Hazara refugee Reza Akbari* is living a life in limbo. The 24-year-old hasn't been allowed to work, study or even drive during the eight years he's been stranded in Indonesia.
"I'm just eating and sleeping like the others here," he told SBS News.
Mr Akbari is one of over 13,000 refugees in Indonesia with no prospects of being resettled into other countries.
Now they have risen up in anger and desperation by placing the blame against the United Nations High Commissioner for Refugees (UNHCR): the body they depend on for help.
Thousands have rallied together in the past few weeks, setting up camps in front of the UNHCR office and the International Organization for Migration office in Jakarta, demanding more prompt assistance and using the Twitter hashtag #EndTo10YearsInLimbo to raise their voices internationally.
The situation in Indonesia has become even direr after a 22-year-old Hazara man set himself on fire last week after a debilitating wait to feel safe in a new country.
Other men have sewn their lips together in an act of symbolic protest after feeling like their community has not been listened to by the UNHCR or Indonesian officials.
The refugee crisis in Indonesia
Mr Akbari was 17 years old when he fled Pakistan to Indonesia in 2014, leaving his mother and siblings behind after facing ongoing persecution for his identity as a Hazara.
"I don't know how my family will stay alive. I'm my mother's son and I cannot help her right now, or my sister or my brothers," Mr Akbari said.
"I go out from my room and take a picture with a fake smile and send to my mum... when I see her picture, I just cry," he said.
More than half of the refugees in Indonesia are from Afghanistan, with the majority of them Hazara – an ethnic Shia minority group in Afghanistan who have faced the brunt of attacks from the Taliban and other extreme Sunni militant groups for decades.
Indonesia is not a signatory to the United Nations 1951 Refugee Convention, so it will not permanently resettle any of its refugees into its own country.
Instead, it liaises with the UNHCR to find other resettlement options in other nations like Australia, Canada, the United States and the United Kingdom.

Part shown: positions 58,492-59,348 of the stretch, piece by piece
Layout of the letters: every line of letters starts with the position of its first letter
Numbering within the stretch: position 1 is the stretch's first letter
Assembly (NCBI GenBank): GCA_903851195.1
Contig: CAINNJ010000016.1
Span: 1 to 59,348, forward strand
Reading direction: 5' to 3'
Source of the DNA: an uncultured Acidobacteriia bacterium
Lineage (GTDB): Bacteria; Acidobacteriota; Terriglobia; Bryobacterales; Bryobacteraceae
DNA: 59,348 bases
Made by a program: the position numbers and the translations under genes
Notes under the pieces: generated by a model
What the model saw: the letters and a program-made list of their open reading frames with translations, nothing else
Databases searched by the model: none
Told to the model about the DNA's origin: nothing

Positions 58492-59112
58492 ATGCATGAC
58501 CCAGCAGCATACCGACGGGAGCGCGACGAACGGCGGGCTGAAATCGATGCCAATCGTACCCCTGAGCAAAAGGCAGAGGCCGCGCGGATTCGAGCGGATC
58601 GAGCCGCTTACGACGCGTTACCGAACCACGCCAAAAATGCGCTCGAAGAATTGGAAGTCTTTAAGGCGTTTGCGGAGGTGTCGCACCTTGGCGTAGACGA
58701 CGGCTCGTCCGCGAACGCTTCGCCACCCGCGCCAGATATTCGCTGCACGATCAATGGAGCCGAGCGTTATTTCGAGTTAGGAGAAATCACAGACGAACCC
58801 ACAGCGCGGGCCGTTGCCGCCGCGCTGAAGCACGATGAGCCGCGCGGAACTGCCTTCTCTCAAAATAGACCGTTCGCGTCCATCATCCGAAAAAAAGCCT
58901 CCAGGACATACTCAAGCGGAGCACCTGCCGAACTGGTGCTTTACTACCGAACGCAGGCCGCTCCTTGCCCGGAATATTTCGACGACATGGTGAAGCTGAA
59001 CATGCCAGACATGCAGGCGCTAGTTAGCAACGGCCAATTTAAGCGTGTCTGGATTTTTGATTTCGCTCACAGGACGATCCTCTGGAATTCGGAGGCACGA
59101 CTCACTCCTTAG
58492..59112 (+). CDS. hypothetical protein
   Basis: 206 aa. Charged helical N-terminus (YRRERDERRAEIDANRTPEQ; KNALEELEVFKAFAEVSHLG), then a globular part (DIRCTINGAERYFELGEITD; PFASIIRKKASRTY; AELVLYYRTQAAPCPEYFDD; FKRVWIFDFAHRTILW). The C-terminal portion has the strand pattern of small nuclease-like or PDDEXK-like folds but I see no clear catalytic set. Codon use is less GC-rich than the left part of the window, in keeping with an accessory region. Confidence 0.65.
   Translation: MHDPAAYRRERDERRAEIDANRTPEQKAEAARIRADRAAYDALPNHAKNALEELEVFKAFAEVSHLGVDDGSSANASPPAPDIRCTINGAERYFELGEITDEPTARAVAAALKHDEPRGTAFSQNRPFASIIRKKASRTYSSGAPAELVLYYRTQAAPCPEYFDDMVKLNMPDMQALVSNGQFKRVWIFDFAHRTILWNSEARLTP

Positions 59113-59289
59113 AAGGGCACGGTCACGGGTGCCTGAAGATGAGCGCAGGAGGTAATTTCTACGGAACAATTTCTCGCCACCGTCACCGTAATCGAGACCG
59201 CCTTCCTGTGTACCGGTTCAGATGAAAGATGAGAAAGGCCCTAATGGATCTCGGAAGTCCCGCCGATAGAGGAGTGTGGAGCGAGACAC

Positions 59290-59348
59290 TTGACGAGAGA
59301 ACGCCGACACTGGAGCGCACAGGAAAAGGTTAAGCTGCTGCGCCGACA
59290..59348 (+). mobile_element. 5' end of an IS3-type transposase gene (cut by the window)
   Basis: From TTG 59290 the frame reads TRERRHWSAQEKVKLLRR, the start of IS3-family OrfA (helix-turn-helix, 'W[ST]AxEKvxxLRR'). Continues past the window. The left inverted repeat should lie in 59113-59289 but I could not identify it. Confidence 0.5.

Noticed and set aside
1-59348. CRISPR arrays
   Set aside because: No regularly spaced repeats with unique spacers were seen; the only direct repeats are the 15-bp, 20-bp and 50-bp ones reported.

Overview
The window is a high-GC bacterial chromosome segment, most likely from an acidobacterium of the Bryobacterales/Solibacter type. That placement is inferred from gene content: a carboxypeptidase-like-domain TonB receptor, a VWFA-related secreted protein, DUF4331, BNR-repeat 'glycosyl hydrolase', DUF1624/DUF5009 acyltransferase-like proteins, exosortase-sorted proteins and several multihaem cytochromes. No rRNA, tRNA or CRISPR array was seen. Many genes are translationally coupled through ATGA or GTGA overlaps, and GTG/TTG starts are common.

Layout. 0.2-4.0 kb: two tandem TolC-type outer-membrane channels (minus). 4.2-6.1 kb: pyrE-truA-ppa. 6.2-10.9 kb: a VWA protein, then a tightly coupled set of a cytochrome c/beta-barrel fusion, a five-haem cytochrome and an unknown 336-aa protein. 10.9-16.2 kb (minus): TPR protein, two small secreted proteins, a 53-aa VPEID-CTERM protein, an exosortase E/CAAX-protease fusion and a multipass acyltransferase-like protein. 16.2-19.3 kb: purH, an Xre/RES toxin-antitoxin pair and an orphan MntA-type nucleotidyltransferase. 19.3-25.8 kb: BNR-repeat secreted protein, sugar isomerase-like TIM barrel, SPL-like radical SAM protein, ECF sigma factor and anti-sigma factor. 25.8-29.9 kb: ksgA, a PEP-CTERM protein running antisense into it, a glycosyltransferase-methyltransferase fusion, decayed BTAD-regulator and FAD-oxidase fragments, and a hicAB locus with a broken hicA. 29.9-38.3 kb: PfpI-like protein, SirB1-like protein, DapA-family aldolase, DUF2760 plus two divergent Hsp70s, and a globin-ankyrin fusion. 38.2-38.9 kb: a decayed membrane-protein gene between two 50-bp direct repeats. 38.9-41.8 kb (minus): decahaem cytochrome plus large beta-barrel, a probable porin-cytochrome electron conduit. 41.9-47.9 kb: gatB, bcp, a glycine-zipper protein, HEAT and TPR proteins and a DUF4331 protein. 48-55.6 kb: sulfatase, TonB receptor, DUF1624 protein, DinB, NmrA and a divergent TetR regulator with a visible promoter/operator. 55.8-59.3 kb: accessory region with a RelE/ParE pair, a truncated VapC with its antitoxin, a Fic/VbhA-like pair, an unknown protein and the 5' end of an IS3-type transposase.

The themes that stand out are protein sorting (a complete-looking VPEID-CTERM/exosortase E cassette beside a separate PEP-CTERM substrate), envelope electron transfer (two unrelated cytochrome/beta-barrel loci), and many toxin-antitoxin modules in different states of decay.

This leaves people like Mr Akbari waiting up to 10 years with little to no support from Indonesian officials.
Refugees in Indonesia are subject to restricted living conditions: they are unable to receive an education, obtain working rights to support their families overseas, or get a driver licence.
Hazara refugee Sajjad Askary is a deputy chair within the Asia Pacific Refugee Rights Network, and said the process in Indonesia leaves thousands of people in limbo with no certainty.
"They don't have a timeline. They don't know what's happening to them," Mr Askary said. "Afghan and Hazara refugees can't work, they can't even drive a motorbike, they can't get a licence. Young children are not able to go to school."
Many people like Mr Akbari have criticised the UNHCR for limited progress in shaping positive short-term or long-term futures for refugees.
"The UNHCR officers come to us and say there is no news for us, and that they are doing the best they can for us, but it's not really much," he said.
The UNHCR said the refugee problem in Indonesia is dependent on the refugee caps of resettlement countries.
"Resettlement countries unfortunately only accept less than 1.5 per cent of the 26 million refugees in need worldwide today," UNHCR Regional Bureau for Asia and the Pacific's spokesperson Catherine Stubberfield said.
"Many of these countries have reduced their resettlement quota over the past few years, accepting only the most vulnerable refugees.
"UNHCR is deeply concerned by the situation of refugees protesting in Indonesia, including recent incidents of self-harm in Medan and in Pekanbaru.
"We have been in regular contact with those protesting, providing counselling and psychological support to those who are willing to accept this assistance."
Australia announced in 2014 that any person who has registered their status as a refugee in UNHCR Indonesia will never be allowed to resettle into Australia.
Mr Askary describes himself as lucky, coming to Australia by boat after spending time as a refugee in Indonesia and Christmas Island – only one year before Australia's hard-line policy was announced.
But he hopes his fellow Hazara community members will be afforded the same fortunate fate.
"UNHCR needs to work together with organisations to lobby the Australian government. Many of these abandoned refugees, particularly Hazara refugees, have close family members and social networks in Australia," Mr Askary said.
After the Taliban's takeover of Afghanistan in August this year, Mr Askary said it is critical for the Australian government to reconsider its stance to help those in need of protection.
"In the likelihood that Afghanistan plunges into further civil war and violence, the Australian government must be open to the idea of creating a special quota for the Hazaras in Afghanistan who are facing ethnic cleansing and are at risk of imminent risk of genocide," he said.
Back in Indonesia, Mr Akbari said he will die trying to help his family – and called on the Australian community to play their part in assisting refugees in Indonesia.
"Please take our hand and please do something for Hazaras in Indonesia. We are really tired in here, we just need to say and live with our family and I really miss my family," he said. "We just want a normal life like other people. We are also human."
SBS News contacted the Department of Home Affairs for comment.
[(*) Name has been changed to protect the person's identity.]